Who is left-wing, and who just thinks they are?

A University of Leicester study in 84 countries of 280,000 individuals concluded “the more educated on average believe themselves to be more left wing than their actual beliefs on a substantive issue might suggest.” The report didn’t mention this, but is the corollary true? Do the less-educated see themselves as more right wing than they actually are?

From the study

It is inaccurate to generalise about Red States and Blue States, religious and non-religious, or rich and poor voters. Rather, whilst in general richer voters care more about non-economic issues, they are also more polarized. That is, rich voters in Red States are more likely to be Republican, rich voters in Blue States vote disproportionately Democratic. In poor states it is the rich who attend church, the opposite is true in rich states.

Individuals who perceive corruption as being widespread are more likely to be left-wing.

One of the primary questions dealt with income equality. “Incomes should be made more equal vs We need larger income differences as incentives. How would you place your views on this scale?”

A related question asks “Imagine two secretaries, of the same age, doing practically the same job. One finds out that the other earns considerably more than she does. The better paid secretary, however, is quicker, more efficient and more reliable at her job. In your opinion, is it fair or not fair that one secretary is paid more than the other?”

On the first, I favor vastly more equal incomes and would answer “fair” to the second. Does that make me more right-wing that a “not fair” answer would? The report does say the questions are “meaningfully different.” For me, the huge and growing income disparities between the ultra-rich and the rest of us are unjust, often the result of corruption, and guaranteed to eventually lead to social unrest. That seems quite different from paying a competent secretary a higher salary.

Also, as a side issue, I tend to think that unions can be as troublesome as the capitalists they are supposed to rein in. That could be considered a right-wing stance but for me, it’s more of an anarchist position, that the problem is authoritarian buttheads controlling things.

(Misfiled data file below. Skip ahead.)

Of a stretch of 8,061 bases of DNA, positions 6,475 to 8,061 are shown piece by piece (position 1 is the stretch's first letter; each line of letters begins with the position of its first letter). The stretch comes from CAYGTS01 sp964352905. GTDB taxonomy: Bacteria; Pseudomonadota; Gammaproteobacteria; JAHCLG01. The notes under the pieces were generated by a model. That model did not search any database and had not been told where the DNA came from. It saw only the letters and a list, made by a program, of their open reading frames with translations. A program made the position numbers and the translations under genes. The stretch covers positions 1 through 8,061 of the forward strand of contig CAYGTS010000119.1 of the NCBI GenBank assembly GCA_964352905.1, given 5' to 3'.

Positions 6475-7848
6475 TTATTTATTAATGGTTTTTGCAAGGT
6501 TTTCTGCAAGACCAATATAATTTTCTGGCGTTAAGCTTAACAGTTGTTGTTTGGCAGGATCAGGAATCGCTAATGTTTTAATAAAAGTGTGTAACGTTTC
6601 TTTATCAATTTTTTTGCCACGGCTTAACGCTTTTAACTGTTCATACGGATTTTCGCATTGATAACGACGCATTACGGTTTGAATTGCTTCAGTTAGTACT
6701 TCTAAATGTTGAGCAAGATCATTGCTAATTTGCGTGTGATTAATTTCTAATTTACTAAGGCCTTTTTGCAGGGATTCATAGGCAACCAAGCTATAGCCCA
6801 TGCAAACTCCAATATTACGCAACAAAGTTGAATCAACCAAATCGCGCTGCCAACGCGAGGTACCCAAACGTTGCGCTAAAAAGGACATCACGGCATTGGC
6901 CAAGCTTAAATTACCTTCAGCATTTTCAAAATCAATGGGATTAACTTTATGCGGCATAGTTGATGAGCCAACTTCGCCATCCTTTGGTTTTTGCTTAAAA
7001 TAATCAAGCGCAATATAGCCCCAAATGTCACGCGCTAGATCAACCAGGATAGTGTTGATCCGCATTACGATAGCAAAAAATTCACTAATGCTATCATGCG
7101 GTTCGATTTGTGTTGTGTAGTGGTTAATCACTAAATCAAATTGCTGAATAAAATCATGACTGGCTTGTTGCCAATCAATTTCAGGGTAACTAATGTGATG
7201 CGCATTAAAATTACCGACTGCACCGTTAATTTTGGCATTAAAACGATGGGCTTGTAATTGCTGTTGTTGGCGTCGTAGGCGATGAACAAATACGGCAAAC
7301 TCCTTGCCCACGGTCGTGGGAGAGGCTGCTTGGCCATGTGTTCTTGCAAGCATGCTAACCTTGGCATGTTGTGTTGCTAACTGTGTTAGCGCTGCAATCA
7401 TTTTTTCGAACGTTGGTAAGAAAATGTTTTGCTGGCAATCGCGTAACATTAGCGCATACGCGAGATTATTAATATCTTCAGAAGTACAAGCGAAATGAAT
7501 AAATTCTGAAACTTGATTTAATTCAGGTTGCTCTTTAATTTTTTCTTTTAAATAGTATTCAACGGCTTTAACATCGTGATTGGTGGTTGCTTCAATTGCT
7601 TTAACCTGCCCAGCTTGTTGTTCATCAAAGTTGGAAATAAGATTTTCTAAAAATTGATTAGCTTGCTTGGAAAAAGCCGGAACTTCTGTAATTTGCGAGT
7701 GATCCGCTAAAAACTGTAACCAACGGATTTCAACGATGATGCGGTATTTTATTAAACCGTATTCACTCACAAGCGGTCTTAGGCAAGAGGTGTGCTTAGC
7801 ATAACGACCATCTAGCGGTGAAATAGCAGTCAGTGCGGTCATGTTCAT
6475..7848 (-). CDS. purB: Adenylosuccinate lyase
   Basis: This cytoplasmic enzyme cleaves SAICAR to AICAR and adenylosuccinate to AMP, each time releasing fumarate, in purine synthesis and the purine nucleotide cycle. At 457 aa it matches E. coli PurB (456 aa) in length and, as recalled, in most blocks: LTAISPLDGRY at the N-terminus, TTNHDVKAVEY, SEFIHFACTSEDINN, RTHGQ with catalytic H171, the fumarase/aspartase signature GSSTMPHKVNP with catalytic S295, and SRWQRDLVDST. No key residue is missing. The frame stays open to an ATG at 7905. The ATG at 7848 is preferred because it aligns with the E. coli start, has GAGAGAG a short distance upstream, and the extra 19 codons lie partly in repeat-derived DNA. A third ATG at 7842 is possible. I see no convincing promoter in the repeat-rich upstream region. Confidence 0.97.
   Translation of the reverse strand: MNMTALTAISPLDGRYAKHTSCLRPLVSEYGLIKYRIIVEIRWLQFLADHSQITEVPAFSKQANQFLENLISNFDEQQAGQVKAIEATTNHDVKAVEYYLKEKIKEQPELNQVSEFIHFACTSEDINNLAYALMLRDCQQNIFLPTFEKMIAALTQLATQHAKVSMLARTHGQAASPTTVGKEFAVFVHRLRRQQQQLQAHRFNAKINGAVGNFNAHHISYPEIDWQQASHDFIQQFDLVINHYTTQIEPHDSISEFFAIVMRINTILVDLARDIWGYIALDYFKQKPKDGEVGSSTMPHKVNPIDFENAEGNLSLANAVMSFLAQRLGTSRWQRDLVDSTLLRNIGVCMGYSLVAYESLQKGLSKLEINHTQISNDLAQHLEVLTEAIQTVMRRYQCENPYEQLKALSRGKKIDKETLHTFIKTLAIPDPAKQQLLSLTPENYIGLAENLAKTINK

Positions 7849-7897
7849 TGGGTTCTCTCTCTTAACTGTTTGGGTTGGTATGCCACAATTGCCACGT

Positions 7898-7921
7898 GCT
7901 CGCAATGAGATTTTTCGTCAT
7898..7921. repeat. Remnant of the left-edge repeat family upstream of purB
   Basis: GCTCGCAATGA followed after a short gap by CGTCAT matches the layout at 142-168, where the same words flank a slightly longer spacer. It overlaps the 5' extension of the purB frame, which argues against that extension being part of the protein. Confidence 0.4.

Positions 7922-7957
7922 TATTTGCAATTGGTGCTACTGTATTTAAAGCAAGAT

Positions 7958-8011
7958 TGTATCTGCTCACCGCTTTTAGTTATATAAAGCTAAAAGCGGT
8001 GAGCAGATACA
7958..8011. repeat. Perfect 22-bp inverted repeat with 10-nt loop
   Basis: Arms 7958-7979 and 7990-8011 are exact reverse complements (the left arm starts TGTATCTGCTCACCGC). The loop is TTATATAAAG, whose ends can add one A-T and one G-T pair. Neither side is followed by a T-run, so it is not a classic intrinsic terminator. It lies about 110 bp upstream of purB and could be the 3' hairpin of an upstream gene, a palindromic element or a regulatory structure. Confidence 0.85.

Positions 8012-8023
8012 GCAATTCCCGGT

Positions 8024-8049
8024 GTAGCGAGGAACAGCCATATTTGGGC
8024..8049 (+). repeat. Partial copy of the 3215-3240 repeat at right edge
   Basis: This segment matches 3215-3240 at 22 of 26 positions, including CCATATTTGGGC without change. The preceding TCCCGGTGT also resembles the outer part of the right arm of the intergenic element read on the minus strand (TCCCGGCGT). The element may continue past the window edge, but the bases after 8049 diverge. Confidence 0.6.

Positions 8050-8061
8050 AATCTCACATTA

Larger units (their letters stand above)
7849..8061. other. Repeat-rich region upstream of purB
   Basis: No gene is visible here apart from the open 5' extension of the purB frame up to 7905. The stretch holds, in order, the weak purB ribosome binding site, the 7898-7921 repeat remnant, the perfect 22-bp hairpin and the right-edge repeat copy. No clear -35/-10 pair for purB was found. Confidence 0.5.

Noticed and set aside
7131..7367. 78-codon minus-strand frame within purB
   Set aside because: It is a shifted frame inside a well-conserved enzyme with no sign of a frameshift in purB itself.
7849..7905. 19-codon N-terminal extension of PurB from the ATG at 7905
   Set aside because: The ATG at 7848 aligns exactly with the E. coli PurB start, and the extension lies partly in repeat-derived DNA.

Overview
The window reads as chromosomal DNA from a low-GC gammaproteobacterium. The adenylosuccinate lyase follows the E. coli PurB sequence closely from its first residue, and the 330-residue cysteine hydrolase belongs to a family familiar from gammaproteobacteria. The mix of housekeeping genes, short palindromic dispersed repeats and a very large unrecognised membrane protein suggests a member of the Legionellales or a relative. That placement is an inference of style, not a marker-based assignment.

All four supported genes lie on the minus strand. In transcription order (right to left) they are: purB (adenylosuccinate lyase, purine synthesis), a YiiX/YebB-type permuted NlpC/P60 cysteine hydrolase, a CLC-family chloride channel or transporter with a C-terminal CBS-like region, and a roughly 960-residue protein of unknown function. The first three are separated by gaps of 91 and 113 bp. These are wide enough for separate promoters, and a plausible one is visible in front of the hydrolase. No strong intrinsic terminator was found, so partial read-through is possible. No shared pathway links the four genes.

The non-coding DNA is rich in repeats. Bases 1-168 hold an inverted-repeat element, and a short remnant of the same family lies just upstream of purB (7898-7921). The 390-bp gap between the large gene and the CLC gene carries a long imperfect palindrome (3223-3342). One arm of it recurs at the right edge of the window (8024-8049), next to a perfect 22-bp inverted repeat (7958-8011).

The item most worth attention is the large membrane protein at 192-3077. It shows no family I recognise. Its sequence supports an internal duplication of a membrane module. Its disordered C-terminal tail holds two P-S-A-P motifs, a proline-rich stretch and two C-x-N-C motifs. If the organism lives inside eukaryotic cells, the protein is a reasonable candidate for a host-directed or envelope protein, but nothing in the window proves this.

The broad conclusion of the paper must be that individuals either choose not to, or are unable to, locate their ideological positions reliably compared to those of the positions of their compatriots. … This is further evidence not just that voters are far from fully informed, but that somehow voters consistently misperceive where they lie on the ideological spectrum. Tilley’s results suggest that uninformed voters sometimes support parties whose policies are not commensurate with their interests and views, these results suggest that this phenomenon is a consistent one across many countries.

One comment

  1. I spent two years in a union. my problem with it was the two premises that (a) everyone gets paid and promoted according seniority, not according to how good a job they do, and (b) in order to maximize work, labor should be done as inefficiently as possible. No wonder American businesses can’t compete– and no wonder that company no longer exists!

    But I’m with Bob: there is too much income disparity. That stems not from lack of unions, but from corporate globalization and a tax code and educational system that encourage lower and middle income workers to punch the clock rather than working for themselves.

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